Over the past three decades, interest rates have steadily declined. Now that rates are finally rising, fixed-income as well as equity exchange traded fund investors should be wary of certain areas in the markets.

With yields rising, investors would naturally assume long-term Treasuries should fall – yields and bond prices have an inverse relationship, so a rising rate environment would correspond with declining bond prices.

“Yet rising-rate pain hasn’t been limited to long-term Treasuries,” writes Christine Benz, Morningstar‘s director of personal finance. “A host of disparate categories, from emerging markets to REITs, have experienced large losses recently.”

On the other hand, Benz also warns that investors shouldn’t dump everything that is rate-sensitive. Over the last week, Treasury yields dipped again as bonds rallied on Bernanke’s reassurances that the Fed won’t change its policies any time soon. Moreover, slowing economic growth and a stronger dollar could have attributed to recent troubles, along with rising rates.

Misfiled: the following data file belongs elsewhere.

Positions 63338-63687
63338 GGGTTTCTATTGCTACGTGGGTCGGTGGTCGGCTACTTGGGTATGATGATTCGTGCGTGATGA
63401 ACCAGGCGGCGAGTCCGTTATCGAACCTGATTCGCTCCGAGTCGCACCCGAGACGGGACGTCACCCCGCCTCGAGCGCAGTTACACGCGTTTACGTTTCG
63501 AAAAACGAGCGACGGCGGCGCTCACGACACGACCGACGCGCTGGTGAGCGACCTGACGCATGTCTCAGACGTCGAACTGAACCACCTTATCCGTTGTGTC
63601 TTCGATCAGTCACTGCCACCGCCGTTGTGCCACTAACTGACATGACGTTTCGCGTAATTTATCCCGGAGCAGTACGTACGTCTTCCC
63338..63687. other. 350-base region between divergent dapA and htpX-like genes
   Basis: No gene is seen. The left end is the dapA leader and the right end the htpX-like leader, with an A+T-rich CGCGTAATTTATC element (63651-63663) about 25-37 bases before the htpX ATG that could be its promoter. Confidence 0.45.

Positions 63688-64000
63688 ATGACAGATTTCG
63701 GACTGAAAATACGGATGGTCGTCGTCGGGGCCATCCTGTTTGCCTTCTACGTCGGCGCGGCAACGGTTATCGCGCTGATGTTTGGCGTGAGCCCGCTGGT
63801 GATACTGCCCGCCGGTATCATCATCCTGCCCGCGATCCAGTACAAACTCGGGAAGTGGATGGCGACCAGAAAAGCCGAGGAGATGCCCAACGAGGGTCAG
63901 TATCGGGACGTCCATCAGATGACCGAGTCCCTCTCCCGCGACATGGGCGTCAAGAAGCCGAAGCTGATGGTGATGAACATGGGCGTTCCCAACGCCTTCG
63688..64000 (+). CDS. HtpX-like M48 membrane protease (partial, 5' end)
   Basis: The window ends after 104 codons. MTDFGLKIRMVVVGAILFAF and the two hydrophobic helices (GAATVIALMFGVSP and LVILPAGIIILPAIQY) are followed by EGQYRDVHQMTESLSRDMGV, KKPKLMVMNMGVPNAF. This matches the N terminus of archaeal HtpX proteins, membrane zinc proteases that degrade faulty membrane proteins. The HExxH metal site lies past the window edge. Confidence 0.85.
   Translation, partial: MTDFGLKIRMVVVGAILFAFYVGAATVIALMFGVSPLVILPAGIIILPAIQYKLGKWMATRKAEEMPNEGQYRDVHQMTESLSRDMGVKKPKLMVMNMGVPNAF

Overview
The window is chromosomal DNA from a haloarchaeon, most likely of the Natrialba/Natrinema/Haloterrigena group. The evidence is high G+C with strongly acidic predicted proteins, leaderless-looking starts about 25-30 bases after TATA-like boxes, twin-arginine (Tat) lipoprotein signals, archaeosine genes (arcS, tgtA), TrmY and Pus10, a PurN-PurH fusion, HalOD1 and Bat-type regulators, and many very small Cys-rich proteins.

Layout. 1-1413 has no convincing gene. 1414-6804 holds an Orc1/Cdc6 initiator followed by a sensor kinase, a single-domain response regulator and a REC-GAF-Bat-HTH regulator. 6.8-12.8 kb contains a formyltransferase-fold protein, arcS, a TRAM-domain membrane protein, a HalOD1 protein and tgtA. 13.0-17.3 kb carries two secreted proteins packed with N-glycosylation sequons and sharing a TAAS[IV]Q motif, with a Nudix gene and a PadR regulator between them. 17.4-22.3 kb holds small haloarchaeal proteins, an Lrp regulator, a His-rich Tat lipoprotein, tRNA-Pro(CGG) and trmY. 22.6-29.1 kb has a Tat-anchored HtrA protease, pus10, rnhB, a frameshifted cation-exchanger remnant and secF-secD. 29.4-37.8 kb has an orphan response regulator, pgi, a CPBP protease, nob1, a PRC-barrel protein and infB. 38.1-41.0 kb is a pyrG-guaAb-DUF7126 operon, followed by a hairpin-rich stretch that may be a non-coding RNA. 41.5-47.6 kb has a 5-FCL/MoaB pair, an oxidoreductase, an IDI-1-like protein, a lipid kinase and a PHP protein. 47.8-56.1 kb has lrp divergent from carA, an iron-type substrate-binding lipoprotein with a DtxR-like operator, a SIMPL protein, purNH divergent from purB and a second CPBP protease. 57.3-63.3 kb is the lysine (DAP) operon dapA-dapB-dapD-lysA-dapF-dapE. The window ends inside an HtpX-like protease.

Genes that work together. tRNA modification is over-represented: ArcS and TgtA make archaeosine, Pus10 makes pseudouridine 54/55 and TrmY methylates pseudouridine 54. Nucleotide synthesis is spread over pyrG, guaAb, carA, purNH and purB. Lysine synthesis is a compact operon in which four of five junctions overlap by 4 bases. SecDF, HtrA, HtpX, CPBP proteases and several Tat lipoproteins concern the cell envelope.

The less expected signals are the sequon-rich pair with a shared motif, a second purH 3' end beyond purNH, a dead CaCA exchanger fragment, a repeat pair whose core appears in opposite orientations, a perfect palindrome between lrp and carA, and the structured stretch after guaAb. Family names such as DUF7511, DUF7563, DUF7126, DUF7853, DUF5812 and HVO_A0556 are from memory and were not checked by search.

Benz points out several potential problematic areas, along with why they were struggling between May 1 and July 5:

Treasury Inflation-Protected Securities (TIPS) fell 7.9%. TIPS, like Treasuries with longer durations, suffered in a rising rate environment. However, tame inflation has further reduced demand for securities with build-in inflation protection. [Rising Rates and Low Inflation a Toxic Mix For TIPS ETFs]

“TIPS remain the most direct way to hedge against inflation, and therefore they can serve a valuable role in a portfolio,” Benz said. “But their recent weakness underscores their vulnerabilities in certain environments and the importance of having an appropriate time horizon for owning them.”

Emerging Market Debt declined 9.6%. Emerging debt were among the worst performing fixed-income assets as rates increased. Rising Treasury yields makes riskier emerging market bonds less attractive – the tighter yield spreads would no longer justify the added risk. Moreover, emerging market local currencies have been depreciating against the U.S. dollar, which further dragged on bonds denominated in the currencies. [Rising Rates Weigh on Emerging Market Bond ETFs]